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Part 2 of Stephanie's Social Media Success Summit Series. Read Part 1 here.

Greetings again from the 2012 Social Media Success Summit! It has only been a week since I last touched base, but already I am well on my way to social media enlightenment. Ohmmm.

Before one can truly reach social media enlightenment, one must let go of preconceived notions. While I like to think of myself open-minded and willing to adapt to the rapidly changing social media landscape, I was a bit skeptical when I heard I could perform social media magic.

Magic, you say? If you call making something out nothing magic, then yes.

Here’s the trick: Creating engaging social media channels without content.

I know, right? No content? I am a firm believer and big fan of content – in fact, sometimes I have so much content my blogs runnith over. What is there if there is no content? Being the good sport I am, I decided to find out.

As it turns out, you do need content, but don’t always have post-worthy ideas. Rather than commenting on the weather or reposting a dry news release, create the content magically organically through the tools you already have.


Act 1: Google+

Full disclosure: I really like G+. I have said before that G+ has the potential to take over Facebook, that was, until I became enamored with Facebook’s timeline. Since its launch, my Google+ devotion has faltered.

Thanks to Chris Brogan, I have been reminded why it is we should be paying more attention to this social media platform. Quite simpley put: IT’S GOOGLE. It pretty much owns the web. I could go into detail about the benefits of having all the Google-y features at your disposal, and don’t even get me started on how it can help your search optimization, but all that talk just enhances the point that Google is number one everything.

While the social aspect of G+ is a tea party to Facebook’s kegger, Chris did point out an interesting fact about the difference in creating content. Those engaging on G+ are doing so through meaningful posts. The conversations are rich and more thorough than other more popular social sites. If you are lacking content, this is the place you can really bounce ideas off your customers, fans and colleagues to get feedback that matters.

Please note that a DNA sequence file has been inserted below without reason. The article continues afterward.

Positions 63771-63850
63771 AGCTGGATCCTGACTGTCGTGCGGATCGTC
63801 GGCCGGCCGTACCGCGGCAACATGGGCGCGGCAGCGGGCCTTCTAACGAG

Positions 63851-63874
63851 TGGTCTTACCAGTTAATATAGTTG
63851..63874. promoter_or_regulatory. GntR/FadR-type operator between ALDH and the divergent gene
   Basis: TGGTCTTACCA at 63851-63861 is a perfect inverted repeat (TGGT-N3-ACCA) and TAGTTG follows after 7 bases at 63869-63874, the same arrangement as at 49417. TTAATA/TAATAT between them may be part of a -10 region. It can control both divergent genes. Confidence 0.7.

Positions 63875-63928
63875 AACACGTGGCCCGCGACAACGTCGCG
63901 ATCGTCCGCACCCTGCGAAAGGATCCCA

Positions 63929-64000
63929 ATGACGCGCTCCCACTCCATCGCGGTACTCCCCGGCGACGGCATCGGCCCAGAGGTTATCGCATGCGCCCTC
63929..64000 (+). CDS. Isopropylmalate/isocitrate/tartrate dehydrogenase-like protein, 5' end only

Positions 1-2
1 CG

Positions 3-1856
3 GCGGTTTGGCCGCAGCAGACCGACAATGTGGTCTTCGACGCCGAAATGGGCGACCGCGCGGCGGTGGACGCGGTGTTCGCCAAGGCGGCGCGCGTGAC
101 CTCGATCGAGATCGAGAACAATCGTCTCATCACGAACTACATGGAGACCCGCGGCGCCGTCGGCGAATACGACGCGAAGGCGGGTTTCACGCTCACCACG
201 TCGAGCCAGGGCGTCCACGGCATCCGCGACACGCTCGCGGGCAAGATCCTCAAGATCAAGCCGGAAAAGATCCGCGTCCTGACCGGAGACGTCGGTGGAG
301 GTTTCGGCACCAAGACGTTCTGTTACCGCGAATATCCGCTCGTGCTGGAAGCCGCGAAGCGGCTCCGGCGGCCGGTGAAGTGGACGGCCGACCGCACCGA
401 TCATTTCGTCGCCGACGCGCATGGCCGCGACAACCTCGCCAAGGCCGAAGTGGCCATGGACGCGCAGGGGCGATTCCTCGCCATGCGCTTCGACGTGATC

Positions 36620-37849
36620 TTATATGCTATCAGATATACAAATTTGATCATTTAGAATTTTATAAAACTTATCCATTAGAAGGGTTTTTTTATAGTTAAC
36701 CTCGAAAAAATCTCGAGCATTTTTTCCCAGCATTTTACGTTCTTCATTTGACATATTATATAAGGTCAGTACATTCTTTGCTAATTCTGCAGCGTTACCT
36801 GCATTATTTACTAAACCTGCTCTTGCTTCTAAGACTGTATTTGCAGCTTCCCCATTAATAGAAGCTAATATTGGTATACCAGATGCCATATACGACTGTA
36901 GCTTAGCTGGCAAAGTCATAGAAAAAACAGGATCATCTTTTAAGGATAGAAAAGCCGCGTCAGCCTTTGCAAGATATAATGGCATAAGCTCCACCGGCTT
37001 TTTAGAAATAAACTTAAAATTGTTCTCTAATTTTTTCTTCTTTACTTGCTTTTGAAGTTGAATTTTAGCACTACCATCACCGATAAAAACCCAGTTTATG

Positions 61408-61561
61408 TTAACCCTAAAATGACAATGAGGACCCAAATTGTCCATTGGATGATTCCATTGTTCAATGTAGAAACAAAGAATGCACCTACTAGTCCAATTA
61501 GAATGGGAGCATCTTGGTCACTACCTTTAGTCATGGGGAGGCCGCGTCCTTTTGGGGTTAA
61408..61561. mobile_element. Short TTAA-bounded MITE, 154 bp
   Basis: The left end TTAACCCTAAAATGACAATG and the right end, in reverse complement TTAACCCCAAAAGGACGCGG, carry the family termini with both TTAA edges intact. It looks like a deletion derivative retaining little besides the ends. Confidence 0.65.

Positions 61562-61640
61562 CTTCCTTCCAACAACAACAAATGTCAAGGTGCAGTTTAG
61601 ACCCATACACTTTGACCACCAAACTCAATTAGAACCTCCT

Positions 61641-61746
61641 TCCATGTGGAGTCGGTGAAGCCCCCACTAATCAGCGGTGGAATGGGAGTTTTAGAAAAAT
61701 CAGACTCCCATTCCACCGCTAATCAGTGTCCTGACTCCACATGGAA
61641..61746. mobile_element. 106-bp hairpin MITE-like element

Act 2:YouTube

Really this should be 1.5 since it is technically part of Google. But like I said, Google pretty much owns the web.

Anyway, this is where the real tricks come into play. Paul Colligan’s presentation “No Camera, Content or Audience? No Problem!” caught my eye when I first looked over the SMSS schedule. He assured us that even if you have no camera, content or audience, you can make an excellent video. Or Super Bowl commercial.

How can this be? Well first of all, who really needs a video camera with smart phones in every pocket and computers equipped with lenses? Heck, the example went a step further and just used a series of screenshots. Google laughs at the notion of video camera.

As far as audience, if you YouTube it, they will come. Utilize key words and tags to drive the millions of YouTubers to your video. After posting a video, do as much promoting as possible in the first 30 minutes. Like, Tweet, +1 right from YouTube, embed into your blog, email your subscribers (when appropriate).

In many ways building content here is similar to that of G+, minus the high quality of comments. YouTube users rarely make engaging conversation, but what they do do is share.

Which leads to clicks.

Which leads to more money for Google.

Which leads your video up the search result ranks.

Which leads to more money for you.

Everyone is happy.

Act 3: Facebook 

It sounds kind of funny calling Facebook a tool; sometimes it seems like the whole workshop.  But it is a tool and a very handy one at that, with many smaller bits and pieces that you can work to your favor. Mari Smith, social media expert speaker and third party app extraordinaire, shared how to use the new Facebook timeline to keep the content fresh.

Change your cover photo often and make them beautiful, like Verizon. This is important and the most exciting new feature. Your cover photo is what is going to draw in your audience.

Add milestones from the past at times when your posts are thin (but do not add all milestones the second you set up a page.) Older companies can spend days upon days recapping the pre-Facebook page days so choose wisely.

Use your status to ask your customers engaging questions and let them create the content, something Walgreens does a great job of. Just be sure to monitor their responses and guide the conversation to stay on topic.


So there you have it: Google+, YouTube and Facebook. Not exactly well-kept secrets, but it is remarkable how much more useful these already handy social media channels can become when you know their full potential

It’s almost magical.

Stephanie Lough
Stephanie Lough
A former HMA Public Relations employee.


  1. And “citizen journalism” was born.

  2. Hi Stephanie,
    Enjoyed your post – you have a way with words. I especially like the “G+ is a tea party to Facebook’s kegger” – super, spot-on analogy!

  3. I think you nailed it. Thanks for the report!

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